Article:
• Education reform is “A National Delusion,” according to Steve Nelson, Head of the Calhoun School in Manhattan, in an article contributed to The Huffington Post. We’re hearing about online education programs, charter schools, Common Core, testing, testing, and more testing, and a whole lot of blame placed on unions, tenure, and of course, teachers. “None of the things on the partial list above will have the slightest effect on the so-called achievement gap or the supposed decline in America’s international education rankings,” Nelson says. And we couldn’t agree more. Check out the full article.
  • Veteran teacher Arnold Pulda brilliantly describes teacher tenure at a time when so many public figures are getting it all wrong. He also craftily describes how his experience makes him a better, not worse, teacher and why it is so important to have veteran teachers in classrooms across the country, especially at a time when teachers are the target of blatant disrespect. Check out the full article from telegram.com.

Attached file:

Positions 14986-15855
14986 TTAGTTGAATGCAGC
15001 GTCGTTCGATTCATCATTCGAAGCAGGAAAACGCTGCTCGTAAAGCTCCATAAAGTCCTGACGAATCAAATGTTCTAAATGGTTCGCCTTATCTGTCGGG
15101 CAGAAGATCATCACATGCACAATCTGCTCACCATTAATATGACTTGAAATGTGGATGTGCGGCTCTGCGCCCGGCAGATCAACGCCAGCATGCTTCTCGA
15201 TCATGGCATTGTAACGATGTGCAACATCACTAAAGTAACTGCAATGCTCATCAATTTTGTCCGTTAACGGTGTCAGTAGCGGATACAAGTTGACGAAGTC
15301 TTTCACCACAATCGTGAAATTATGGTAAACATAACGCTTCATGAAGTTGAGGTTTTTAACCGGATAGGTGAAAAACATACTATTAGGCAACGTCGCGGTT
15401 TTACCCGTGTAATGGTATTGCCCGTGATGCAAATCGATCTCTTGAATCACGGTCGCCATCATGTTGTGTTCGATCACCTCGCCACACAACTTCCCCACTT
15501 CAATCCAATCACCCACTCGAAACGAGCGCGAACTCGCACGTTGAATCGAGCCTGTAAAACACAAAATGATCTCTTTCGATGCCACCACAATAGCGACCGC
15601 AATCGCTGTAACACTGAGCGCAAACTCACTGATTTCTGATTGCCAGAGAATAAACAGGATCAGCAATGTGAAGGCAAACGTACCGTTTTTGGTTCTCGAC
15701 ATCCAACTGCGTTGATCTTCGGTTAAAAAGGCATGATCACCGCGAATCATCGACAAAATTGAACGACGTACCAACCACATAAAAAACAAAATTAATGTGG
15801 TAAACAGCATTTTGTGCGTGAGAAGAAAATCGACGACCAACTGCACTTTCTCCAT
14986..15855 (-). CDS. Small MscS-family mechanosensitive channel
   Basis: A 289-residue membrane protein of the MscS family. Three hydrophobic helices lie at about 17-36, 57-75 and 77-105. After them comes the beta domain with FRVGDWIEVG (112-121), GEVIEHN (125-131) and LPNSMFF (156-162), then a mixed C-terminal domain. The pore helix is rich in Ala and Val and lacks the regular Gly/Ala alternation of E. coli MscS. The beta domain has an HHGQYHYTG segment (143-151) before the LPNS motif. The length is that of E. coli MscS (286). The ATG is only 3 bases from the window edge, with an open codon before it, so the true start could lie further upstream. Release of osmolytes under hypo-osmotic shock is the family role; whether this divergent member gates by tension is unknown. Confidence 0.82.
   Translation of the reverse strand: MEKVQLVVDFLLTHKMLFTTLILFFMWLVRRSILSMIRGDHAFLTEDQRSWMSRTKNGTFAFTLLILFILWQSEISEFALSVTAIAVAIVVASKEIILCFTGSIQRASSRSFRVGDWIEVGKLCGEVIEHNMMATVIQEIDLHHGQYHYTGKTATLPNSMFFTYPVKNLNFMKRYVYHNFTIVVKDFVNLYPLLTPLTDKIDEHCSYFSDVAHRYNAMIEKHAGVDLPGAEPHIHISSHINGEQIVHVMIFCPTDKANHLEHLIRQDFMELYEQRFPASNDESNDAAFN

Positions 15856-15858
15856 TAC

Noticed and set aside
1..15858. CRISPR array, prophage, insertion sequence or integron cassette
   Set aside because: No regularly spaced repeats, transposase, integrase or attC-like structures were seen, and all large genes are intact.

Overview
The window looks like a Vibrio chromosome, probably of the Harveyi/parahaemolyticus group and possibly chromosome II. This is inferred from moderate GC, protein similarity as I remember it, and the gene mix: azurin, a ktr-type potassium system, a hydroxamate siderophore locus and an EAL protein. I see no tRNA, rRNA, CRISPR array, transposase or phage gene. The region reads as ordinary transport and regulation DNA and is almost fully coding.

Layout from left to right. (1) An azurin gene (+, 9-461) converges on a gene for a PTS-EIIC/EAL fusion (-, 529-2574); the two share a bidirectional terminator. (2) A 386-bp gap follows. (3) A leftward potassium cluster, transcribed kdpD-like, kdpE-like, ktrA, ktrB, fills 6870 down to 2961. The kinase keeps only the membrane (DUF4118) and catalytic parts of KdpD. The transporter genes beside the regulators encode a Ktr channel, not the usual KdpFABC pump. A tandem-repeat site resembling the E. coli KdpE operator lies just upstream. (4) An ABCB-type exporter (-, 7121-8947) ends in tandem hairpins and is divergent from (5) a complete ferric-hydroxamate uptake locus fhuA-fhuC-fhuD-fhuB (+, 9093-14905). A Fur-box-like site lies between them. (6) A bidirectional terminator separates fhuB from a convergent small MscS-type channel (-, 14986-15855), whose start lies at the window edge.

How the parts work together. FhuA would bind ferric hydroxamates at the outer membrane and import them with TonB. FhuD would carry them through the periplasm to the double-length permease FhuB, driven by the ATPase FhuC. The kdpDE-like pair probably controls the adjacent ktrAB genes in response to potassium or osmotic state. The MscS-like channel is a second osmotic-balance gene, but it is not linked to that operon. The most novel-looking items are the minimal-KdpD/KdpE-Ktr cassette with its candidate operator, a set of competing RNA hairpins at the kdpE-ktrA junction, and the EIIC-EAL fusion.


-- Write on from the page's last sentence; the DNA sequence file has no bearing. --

• Reynoldsburg, Ohio, is becoming a hotbed of grassroots political action as parents are increasingly supporting teachers after they failed to reach a contract agreement with the district even with the help of a federal mediator: the current contract expired July 31. 20% of the district’s teachers have left since January, and the community members, parents, and teachers are uniting to tell the school board to come up with a new proposal that addresses steady increases in class size, the teacher exodus, and merit pay based on a single high-stakes test. Check out the full article from NEA’s EdVotes.org.
  • Things just keep getting worse for the state of education in Pennsylvania, under the governance of Tom Corbett. As if slashing the education budget weren’t reason enough, Corbett is under fire because his former Education Secretary Ron Tomalis may have been a ghost employee as a “special adviser” to Corbett. Now, multiple people are calling for an investigation into whether Tomalis actually worked for his $139,542 salary and whether Corbett named him an adviser simply to boost Tomaslis’ annual pension by nearly $7,000. Check out the full article from PennLive.com.